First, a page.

Limerick taxi driver's licence revoked by garda chief

Man currently the subject of a criminal investigation

David Hurley


David Hurley

Limerick taxi driver's licence revoked by garda chief

A LIMERICK city taxi driver has initiated court proceedings in an effort to overturn the decision of Chief Superintendent David Sheahan to revoke his PSV licence.

The man, who cannot be named for legal reasons, is currently the subject of a criminal investigation arising from an incident which is alleged to have happened at the beginning of September.

During an appeal before Limerick District Court, Chief Supt Sheahan said he met the man on two separate occasions after he became aware of the allegations against him.

He said given the nature of the allegations he decided to revoked the man’s licence “with immediate effect”.

He described to decision to revoke the licence as a “balancing exercise” between the man’s human rights and his duty to ensure there is public safety.

“In my view a breach of trust and responsibility occurred,” he said telling Sgt Donal Cronin that he is no longer satisfied the man is a “fit a proper person” to hold a PSV licence.

“It was a risk beyond that which I could take to allow him to drive a PSV vehicle given the nature of the allegation,” he said adding it is only the third time he has revoked a PSV licence during his time as head of the Limerick garda division.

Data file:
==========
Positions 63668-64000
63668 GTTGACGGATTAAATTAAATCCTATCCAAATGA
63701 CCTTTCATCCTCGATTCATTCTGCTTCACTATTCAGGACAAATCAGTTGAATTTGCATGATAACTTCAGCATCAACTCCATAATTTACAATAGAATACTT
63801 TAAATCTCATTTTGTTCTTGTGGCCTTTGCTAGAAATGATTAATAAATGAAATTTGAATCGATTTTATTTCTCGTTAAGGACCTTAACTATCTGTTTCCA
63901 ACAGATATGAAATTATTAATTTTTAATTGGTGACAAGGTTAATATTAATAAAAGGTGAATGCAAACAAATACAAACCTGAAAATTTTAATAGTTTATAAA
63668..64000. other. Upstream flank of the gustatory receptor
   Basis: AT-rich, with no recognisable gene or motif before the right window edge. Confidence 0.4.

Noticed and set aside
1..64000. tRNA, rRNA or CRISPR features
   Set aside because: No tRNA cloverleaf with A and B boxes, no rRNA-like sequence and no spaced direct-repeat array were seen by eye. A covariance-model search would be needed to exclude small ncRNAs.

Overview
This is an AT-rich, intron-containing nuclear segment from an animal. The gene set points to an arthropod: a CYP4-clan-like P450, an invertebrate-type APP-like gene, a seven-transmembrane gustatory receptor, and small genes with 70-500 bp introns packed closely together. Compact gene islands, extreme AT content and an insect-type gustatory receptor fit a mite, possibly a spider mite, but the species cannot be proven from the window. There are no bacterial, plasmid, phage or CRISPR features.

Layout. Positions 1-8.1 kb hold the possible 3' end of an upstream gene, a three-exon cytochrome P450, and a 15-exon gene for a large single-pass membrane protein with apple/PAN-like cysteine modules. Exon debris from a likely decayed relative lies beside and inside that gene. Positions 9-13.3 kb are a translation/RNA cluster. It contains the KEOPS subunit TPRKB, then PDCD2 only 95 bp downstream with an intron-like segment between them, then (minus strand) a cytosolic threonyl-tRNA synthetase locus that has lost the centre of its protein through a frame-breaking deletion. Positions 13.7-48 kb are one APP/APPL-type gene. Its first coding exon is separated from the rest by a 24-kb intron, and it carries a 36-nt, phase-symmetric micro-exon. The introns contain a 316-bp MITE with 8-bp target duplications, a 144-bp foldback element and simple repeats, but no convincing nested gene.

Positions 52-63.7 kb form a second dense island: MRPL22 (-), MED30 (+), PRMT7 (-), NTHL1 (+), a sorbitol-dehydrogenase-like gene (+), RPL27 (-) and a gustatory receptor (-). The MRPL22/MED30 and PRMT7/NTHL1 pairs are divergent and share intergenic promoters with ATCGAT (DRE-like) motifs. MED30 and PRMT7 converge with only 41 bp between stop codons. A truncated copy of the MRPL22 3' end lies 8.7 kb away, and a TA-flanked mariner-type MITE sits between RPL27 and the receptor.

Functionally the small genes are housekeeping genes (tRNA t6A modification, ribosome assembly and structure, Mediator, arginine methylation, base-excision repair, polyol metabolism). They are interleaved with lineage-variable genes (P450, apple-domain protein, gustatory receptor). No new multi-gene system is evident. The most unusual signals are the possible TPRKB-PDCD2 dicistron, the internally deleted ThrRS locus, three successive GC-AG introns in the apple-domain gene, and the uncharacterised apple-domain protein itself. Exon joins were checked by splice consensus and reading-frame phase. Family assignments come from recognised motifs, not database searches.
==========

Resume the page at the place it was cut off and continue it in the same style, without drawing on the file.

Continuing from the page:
Judge Marian O’Leary was told the criminal investigation is ongoing and that a file is likely to be sent to the office of the DPP early in the new year.

The taxi driver’s solicitor said his client, who is married with a number of young children, is entitled to earn a living and that the revocation of his licence will affect his ability to sustain his current lifestyle and care for his family.

“He has a constitutional right to earn a livelihood,” he said.

He said his client, who works as a part-time taxi driver, denies the allegations which have been made against him and “will fight to clear his good name” if he is prosecuted.

A number of character references were submitted to the court and Chief Supt Sheahan accepted that prior to the complaint being made against him, he was a “person of good character”.

Judge O’Leary adjourned the matter for month.